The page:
Who remembers Wolfgang Gartner’s dance classic, “Illmerica?” What about his “The Devil’s Den” with Skrillex, or “Animal Rights” with deadmau5?
While these electronic music staples may have arrived in early the 2010s, the gritty electro house rumblings of each record have aged with grace. Gartner brings back these old-school sounds on his newest offering, Medicine.
“2018 has been an insanely busy year for me in the studio,” Gartner tells Billboard, “in fact I’ve finished more songs this year than any prior year in my career. I also feel like it’s some of the highest quality and best work I’ve done. These kind of creative floods come rarely, and rather than releasing one massive album and getting it all out I thought each track would get more attention and chance to shine by doing small mini albums or EPs. Medicine is the first of these, and I plan on releasing a handful more sometime in the not-too-distant future.”
The six-track EP delivers a heavy dose of nostalgia, teeth-grinding bass booms and underground grooves. Songs like “Excalibur” and “Deja Vu” ride a melodic wave perfect for road trips while cuts like “Make It Clap” and “Bumblebee” are meant for those late-night warehouse raves.
Wolfgang Gartner breaks it all down below, exclusively on Billboard Dance.
The main reason I put this first was the way it starts out — that smooth piano line seemed like the ultimate intro for an album. The rest of the song is also really reminiscent of some of my earlier work, so I liked the fact that it was the first impression for my day-one fans and people who have been listening to my music for the past decade.
Good Medicine (feat. Rush Davis)
I met Rush through a soul / R&B project we were doing, we released some music under the alias Open Eyes a couple years ago, and he has done the vocal performance on a couple of my other songs like “Devotion” and “Ching Ching.” For “Good Medicine,” I wrote and sang the whole song from scratch, but wasn’t completely satisfied with the sound of my own voice, so I brought in Rush to re-sing it, and kept my vocals underneath his. So it’s actually a combination of both of us singing that you hear.
I wanted to write a sort of party song that wasn’t generic like many are, so I used metaphors to try and set the tone for basically a long night out “on the medicine.” It was also a way to keep it clean for radio, by using these metaphors and never actually saying what kind of medicine we’re taking in the song. People can interpret it however they want.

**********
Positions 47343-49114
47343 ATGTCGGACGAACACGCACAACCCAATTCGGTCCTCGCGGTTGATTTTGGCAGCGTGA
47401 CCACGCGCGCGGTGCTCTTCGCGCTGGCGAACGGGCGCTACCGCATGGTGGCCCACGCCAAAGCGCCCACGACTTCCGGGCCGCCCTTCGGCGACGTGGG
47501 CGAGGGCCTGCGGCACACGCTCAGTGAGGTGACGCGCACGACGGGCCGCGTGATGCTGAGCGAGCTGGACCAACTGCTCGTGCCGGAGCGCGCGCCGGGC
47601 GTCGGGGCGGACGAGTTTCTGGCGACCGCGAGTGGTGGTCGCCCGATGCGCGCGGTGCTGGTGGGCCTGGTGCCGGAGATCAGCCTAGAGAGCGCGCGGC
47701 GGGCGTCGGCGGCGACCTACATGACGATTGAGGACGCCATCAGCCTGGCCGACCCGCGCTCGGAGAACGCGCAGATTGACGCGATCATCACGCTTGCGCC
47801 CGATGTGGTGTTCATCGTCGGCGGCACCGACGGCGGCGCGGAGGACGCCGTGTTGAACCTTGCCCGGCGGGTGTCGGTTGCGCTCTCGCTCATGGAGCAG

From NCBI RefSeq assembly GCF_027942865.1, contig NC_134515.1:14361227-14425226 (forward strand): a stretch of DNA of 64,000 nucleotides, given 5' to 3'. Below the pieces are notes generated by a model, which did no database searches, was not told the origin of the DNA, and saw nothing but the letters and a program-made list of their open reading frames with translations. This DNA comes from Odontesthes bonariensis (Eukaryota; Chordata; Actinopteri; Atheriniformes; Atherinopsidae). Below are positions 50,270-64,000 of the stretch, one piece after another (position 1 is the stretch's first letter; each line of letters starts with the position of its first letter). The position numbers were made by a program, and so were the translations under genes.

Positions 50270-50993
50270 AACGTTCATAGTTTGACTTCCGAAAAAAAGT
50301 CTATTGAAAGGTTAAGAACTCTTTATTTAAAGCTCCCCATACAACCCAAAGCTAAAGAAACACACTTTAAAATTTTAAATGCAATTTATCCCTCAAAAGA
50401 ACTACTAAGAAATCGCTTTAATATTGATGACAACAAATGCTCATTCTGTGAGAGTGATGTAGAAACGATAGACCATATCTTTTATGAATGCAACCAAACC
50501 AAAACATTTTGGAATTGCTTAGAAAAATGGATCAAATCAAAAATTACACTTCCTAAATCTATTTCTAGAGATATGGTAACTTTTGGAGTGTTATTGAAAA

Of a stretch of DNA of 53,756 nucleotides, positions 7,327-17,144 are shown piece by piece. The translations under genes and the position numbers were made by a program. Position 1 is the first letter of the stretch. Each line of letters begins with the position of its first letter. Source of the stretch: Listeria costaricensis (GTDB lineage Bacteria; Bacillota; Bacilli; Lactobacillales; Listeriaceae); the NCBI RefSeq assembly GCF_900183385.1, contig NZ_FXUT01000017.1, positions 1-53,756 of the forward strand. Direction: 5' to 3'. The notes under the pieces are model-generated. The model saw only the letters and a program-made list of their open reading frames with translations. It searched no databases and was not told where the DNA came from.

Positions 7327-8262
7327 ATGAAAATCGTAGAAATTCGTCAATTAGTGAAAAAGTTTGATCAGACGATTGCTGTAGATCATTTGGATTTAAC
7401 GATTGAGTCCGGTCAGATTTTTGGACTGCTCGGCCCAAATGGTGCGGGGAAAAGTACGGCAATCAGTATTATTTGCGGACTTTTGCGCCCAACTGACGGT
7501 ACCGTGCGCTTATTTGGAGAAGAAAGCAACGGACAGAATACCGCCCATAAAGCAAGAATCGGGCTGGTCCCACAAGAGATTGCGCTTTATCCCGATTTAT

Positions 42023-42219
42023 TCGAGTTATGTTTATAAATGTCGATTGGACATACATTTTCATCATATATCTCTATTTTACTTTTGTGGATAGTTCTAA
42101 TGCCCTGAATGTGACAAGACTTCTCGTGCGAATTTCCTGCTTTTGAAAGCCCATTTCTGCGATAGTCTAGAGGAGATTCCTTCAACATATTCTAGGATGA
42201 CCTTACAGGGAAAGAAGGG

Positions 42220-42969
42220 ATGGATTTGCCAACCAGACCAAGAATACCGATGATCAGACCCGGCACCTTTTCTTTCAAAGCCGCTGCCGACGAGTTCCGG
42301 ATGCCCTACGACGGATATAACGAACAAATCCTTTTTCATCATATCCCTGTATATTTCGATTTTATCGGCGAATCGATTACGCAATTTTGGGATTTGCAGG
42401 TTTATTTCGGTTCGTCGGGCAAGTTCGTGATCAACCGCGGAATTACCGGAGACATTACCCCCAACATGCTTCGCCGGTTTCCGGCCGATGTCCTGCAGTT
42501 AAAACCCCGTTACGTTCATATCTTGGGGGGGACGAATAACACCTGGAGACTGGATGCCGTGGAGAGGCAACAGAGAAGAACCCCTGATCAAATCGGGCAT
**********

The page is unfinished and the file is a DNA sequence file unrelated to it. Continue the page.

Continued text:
With this one I intentionally set out from the start to basically take the bones of my classic sound, give it new rims, a paint job, new shocks, lower it, and put some subwoofers in the trunk. In a sentence; I wanted to use all of the modern production tools that have come about in recent years and combine them with my old-school compositional style to make a sort of modern hybrid. It seemed like the natural first-single to release from the EP, to speak to new and old fans alike.
Make It Clap
I went really really deep with the synthesis on this one — I think the project file probably had about 100 tracks of synths, drums, and everything else, and a ton of sounds layered over each other to create thicker sounds and textures. Since this song has a more modern bass-house vibe to it, I used certain chords during the breakdown and middle section to conjure up nostalgic progressive vibes but with modern tones. This one has been a huge weapon for me in live settings.
As far as the music, I basically just made one really cool sounding bass tone on a synthesizer, then copied it about 10 times and freaked each copy a different way — reversed it, stretched it, vowel-filtered it, and otherwise. That sorta forms the basis for the song. I wanted a pre-drop vocal, but I feel like so many people get lazy there, so I wanted to do something that was definitely different than any pre-drop vocal that had ever been done.
The song was giving me nostalgic rave vibes, bringing me back to my late-’90s raver days in LA, and there was this rave I used to go to every year called Jujubeats where they had giant bumblebees dancing on the screens. I was time traveling back to that place, so I figured why not just make the pre-drop vocal “the Bumblebee,” and that was it! Literally the first take, and the first idea.
This Is Your Life
Some songs feel like they have an “ending” vibe, if that makes any sense, like they signify the end of something or the end of an era, or an album — and this one had that feel to me. I wrote the music first and had just gotten a new talk box, so I new I wanted to do a talk box vocal on it. The music was giving me a very in-the-moment feeling, like I wanted to write about being in the moment somehow, and that’s how those lyrics came about. I guess you could say it’s kind of the same concept as [“Once in a Lifetime”] by Talking Heads — it’s kind of a narrative about life, being in the moment, appreciating the moment, and how sometimes it seems to move so fast it almost passes you by.